The International Monetary Fund is to cut its 2005 growth forecast for the German economy from 1.8% to 0.8%, the Financial Times Deutschland reported.
Germans are angry about the rising unemployment figures
The IMF will also reduce its growth estimate for the 12-member eurozone economy from 2.2% to 1.6%, the newspaper reported.
The German economy has been faltering, with unemployment levels rising to a seventy-year high of 5.2 million.
Its sluggish performance continues to hamper the entire eurozone.
The IMF's draft World Economic Outlook - due to be published in April - would point to a marked deterioration in Germany's economy, the FT report said.
In September, the IMF had said that German growth for the current year would be 1.8%.
The IMF has also revised eurozone forecasts, the paper said, taking into account high oil prices, the strength of the euro and weak demand in many of the world's leading economies.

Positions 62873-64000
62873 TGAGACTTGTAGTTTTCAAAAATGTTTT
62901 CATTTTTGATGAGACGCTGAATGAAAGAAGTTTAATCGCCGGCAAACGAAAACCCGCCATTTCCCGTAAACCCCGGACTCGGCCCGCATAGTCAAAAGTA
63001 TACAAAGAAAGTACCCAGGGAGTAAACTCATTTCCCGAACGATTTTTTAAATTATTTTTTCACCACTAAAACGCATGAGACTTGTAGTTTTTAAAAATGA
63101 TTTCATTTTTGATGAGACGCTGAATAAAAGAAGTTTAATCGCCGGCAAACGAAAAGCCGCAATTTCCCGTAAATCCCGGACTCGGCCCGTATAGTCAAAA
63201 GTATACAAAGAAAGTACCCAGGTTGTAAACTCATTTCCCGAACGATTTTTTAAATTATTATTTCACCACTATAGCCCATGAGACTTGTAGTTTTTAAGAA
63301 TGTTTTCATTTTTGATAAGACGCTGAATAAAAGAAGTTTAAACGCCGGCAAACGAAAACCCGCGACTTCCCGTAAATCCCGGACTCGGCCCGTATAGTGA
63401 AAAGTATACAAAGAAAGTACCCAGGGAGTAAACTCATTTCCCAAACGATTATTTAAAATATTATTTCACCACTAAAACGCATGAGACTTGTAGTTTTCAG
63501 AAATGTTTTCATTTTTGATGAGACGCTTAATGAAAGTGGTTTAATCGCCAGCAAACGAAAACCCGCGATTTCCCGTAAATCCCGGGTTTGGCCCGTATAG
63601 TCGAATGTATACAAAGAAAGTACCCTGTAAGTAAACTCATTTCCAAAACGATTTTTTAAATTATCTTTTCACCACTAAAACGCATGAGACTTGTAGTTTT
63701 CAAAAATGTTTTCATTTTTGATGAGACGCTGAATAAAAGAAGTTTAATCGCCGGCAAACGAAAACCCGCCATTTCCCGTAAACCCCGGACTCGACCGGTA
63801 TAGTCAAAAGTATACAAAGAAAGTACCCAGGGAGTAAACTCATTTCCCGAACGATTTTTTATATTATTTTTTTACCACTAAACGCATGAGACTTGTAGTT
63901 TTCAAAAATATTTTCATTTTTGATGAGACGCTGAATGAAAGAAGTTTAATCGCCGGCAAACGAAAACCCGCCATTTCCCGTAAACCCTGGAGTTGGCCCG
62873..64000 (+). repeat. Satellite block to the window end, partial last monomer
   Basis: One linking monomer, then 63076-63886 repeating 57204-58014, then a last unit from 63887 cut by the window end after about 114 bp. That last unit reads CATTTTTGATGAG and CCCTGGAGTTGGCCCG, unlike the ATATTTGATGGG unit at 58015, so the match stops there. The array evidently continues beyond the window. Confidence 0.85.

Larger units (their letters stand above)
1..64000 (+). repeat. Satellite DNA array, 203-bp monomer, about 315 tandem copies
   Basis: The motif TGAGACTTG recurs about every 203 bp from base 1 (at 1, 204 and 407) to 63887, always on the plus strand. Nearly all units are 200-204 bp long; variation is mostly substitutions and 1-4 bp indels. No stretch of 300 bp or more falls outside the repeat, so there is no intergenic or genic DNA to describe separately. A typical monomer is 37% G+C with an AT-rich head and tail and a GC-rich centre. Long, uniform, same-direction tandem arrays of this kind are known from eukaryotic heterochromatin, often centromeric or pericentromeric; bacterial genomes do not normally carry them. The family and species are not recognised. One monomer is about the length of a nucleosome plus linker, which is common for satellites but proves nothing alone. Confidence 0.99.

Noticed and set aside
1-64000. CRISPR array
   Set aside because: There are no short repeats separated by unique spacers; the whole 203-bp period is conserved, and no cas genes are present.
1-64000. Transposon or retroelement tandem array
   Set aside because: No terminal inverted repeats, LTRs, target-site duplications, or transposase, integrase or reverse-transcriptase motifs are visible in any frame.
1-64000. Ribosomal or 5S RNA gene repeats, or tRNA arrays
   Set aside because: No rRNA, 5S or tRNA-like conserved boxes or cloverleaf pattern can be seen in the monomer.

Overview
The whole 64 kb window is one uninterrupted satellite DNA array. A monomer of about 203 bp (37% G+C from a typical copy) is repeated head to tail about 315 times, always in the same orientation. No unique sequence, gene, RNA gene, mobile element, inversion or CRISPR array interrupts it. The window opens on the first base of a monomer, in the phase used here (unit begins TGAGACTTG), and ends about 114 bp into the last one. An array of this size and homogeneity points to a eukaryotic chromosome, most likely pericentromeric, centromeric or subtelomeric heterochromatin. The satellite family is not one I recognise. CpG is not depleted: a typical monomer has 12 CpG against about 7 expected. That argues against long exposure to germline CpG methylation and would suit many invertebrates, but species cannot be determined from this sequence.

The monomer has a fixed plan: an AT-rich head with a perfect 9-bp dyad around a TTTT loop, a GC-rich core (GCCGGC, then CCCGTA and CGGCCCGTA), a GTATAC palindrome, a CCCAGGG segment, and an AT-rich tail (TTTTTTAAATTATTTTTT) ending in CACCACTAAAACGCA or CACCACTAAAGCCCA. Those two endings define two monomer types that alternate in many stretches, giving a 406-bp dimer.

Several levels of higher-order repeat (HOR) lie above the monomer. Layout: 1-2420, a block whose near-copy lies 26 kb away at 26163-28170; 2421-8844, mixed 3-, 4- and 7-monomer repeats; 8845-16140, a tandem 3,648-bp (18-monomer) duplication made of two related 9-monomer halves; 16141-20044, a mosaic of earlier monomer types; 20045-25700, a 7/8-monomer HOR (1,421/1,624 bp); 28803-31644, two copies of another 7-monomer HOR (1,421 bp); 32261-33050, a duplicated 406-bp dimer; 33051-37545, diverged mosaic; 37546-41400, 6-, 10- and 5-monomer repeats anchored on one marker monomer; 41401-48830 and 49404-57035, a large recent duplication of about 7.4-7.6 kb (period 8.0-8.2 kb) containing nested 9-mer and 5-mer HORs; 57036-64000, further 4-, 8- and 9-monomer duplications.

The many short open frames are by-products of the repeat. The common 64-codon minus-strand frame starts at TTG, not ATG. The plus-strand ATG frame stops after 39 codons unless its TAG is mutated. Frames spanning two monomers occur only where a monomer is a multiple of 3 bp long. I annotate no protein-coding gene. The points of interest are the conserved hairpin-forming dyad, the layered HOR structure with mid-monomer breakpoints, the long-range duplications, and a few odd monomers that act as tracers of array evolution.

Europe's economic difficulties were highlighted on Tuesday by the Organisation for Economic Co-operation and Development, which argued in a report that the continent could only achieve US living standards by freeing up its labour markets.
"The eurozone does not look like it has a self-sustaining recovery," James Carrick, an economist with ABN Amro, told the newspaper.
"It is too dependent on the rest of the world."